Where is Henry's punch bowl?

It's no secret that Henry Ford was one of the greatest minds to have lived in the 20th century. Aside from building some pretty fine automobiles, Henry Ford also dabbled with racing. In 1901 Ford, participated in a race put on by the Detroit Driving Club. He built a car specifically for the race, all in hopes of securing backers for his next automotive venture, which was of course, Ford Motor Company. Also participating was Alexander Winton, a fellow car builder from Cleveland, Ohio who was also considered the best driver in the country at the time. Winton's entry in the race was secured by letting him pick the trophy for the race which was a cut glass punch bowl set. And it was picked because Winton had a spot in front of a window in his home where it would look perfect and "really tie the room together". What Winton didn't count on was Henry Ford's determination. The race officials changed the format from a 25 lap endurance race (that was a lot in 1901) to a 10 lap sprint. While Winton's car was vastly more powerful than Henry Ford's "Sweepstakes" racer. The size and light weight of Ford's car gave the advantage. Catching and passing Winton's car by the eighth lap. Winning the race, Henry Ford did was any driver would do, by taking the punch bowl home. After Henry Ford's wife Clara's death in 1950, many of the Ford's possessions were auctioned off. This included the punch bowl, which sadly, no one knew the meaning of.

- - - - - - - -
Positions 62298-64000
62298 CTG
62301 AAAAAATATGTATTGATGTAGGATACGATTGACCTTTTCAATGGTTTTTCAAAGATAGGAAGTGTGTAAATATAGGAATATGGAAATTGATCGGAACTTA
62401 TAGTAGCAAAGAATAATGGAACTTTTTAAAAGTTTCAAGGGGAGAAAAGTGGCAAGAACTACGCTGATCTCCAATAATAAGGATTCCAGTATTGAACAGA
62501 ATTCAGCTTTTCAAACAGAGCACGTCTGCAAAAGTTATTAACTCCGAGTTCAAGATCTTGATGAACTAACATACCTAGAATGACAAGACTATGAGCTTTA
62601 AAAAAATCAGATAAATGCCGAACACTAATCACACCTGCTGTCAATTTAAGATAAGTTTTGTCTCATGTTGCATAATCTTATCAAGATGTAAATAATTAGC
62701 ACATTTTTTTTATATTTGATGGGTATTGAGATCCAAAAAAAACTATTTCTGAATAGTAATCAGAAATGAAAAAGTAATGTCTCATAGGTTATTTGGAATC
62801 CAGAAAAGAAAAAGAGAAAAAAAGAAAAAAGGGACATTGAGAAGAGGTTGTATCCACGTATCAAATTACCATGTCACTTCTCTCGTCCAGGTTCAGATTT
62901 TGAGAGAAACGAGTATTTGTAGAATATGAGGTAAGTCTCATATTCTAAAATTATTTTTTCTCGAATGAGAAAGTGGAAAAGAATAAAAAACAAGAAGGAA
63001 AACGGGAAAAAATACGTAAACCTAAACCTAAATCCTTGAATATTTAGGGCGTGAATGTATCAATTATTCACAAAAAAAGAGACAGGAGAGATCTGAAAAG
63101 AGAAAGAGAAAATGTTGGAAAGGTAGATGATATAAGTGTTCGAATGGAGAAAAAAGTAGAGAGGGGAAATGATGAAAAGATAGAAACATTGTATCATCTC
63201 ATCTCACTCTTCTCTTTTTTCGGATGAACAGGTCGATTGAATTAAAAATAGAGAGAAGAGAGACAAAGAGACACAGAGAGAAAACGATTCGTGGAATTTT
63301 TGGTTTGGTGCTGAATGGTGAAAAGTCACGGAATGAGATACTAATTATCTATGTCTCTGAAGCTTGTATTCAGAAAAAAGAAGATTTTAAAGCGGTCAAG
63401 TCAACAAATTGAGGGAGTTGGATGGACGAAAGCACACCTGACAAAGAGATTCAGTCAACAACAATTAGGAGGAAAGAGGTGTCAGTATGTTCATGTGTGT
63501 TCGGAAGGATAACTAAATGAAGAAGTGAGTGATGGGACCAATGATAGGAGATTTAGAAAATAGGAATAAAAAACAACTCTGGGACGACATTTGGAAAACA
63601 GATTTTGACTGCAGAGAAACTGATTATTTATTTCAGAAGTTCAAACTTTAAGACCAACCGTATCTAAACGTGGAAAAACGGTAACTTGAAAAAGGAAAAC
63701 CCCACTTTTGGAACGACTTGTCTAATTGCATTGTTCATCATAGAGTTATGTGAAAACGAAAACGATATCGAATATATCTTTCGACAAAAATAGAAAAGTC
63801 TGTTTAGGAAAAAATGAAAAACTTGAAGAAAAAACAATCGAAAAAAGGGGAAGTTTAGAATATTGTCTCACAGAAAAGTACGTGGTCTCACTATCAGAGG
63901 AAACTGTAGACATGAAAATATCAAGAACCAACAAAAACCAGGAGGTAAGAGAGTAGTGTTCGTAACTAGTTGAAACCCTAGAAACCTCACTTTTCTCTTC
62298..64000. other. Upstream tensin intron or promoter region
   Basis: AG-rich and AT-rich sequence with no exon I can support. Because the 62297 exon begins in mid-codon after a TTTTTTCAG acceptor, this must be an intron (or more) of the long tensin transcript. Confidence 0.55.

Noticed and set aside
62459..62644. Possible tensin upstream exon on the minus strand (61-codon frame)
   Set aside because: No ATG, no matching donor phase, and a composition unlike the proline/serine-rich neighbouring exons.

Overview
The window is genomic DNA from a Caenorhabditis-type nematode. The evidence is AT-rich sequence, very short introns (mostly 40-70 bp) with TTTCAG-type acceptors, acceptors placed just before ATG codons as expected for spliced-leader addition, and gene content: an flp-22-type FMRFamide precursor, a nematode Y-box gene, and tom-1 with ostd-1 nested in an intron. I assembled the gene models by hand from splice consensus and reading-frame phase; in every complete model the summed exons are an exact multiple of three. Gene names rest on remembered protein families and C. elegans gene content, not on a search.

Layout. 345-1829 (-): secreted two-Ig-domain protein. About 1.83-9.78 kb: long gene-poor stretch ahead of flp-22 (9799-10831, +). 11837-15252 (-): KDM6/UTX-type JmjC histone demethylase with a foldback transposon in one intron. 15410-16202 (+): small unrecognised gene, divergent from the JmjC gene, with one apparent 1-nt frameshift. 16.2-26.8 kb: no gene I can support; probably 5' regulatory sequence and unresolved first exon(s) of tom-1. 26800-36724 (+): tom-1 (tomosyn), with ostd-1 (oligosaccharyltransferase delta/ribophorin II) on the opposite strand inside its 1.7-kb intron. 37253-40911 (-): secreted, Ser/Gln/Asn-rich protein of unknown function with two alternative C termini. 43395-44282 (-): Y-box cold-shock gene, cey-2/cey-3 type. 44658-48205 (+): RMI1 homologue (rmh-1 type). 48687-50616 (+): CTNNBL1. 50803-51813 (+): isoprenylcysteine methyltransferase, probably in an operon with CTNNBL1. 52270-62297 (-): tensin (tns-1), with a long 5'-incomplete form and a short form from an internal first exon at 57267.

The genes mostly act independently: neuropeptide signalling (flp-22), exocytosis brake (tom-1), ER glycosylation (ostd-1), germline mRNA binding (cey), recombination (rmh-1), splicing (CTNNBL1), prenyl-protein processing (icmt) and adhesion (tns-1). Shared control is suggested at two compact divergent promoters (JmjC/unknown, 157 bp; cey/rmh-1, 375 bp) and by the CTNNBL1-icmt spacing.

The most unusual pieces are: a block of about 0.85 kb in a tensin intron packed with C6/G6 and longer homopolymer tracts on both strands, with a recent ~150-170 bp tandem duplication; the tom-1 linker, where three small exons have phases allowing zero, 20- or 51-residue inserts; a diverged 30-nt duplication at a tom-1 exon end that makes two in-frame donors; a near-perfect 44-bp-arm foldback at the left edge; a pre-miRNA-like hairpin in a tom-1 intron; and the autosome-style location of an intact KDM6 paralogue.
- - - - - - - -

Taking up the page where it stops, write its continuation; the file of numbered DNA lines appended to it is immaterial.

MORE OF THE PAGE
Now, Edsel Ford II want's it back. Ford Motor Company and the Ford family now fully understand the special meaning of the punch bowl and want it back, badly. The punch bowl is wanted for a new addition to The Henry Ford museum called Racing in America. All in an effort to teach and raise awareness of the science and technology of motor racing. And the punch bowl is an extremely significant part of that history.  Edsel Ford is hoping that thanks to the Internet that the punch bowl can be found. It is known that it was purchased by a private collector in the 1950 auction. So hopes are that it's out there somewhere. Look at the picture carefully. Perhaps it is sitting on your grandmother's dining room table. You could be the hero of the Ford family!

The Henry Ford Museum 806807437133786550

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